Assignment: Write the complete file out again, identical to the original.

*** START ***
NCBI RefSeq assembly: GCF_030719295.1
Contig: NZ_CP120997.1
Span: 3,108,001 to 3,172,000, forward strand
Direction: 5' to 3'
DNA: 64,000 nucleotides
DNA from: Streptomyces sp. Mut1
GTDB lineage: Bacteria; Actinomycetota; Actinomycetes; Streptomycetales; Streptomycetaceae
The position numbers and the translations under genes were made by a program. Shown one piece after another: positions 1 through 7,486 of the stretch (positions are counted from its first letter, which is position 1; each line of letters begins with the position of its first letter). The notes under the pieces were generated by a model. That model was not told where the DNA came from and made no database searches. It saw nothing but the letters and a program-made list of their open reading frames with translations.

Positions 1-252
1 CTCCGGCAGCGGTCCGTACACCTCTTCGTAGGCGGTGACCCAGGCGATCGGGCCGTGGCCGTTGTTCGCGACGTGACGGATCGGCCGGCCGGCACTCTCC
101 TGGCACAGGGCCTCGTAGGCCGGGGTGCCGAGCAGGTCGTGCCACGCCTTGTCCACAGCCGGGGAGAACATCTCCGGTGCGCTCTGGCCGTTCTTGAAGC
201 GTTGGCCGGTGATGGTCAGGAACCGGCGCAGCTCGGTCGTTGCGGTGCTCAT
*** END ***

NCBI RefSeq assembly: GCF_030719295.1
Contig: NZ_CP120997.1
Span: 3,108,001 to 3,172,000, forward strand
Direction: 5' to 3'
DNA: 64,000 nucleotides
DNA from: Streptomyces sp. Mut1
GTDB lineage: Bacteria; Actinomycetota; Actinomycetes; Streptomycetales; Streptomycetaceae
The position numbers and the translations under genes were made by a program. Shown one piece after another: positions 1 through 7,486 of the stretch (positions are counted from its first letter, which is position 1; each line of letters begins with the position of its first letter). The notes under the pieces were generated by a model. That model was not told where the DNA came from and made no database searches. It saw nothing but the letters and a program-made list of their open reading frames with translations.

Positions 1-252
1 CTCCGGCAGCGGTCCGTACACCTCTTCGTAGGCGGTGACCCAGGCGATCGGGCCGTGGCCGTTGTTCGCGACGTGACGGATCGGCCGGCCGGCACTCTCC
101 TGGCACAGGGCCTCGTAGGCCGGGGTGCCGAGCAGGTCGTGCCACGCCTTGTCCACAGCCGGGGAGAACATCTCCGGTGCGCTCTGGCCGTTCTTGAAGC
201 GTTGGCCGGTGATGGTCAGGAACCGGCGCAGCTCGGTCGTTGCGGTGCTCAT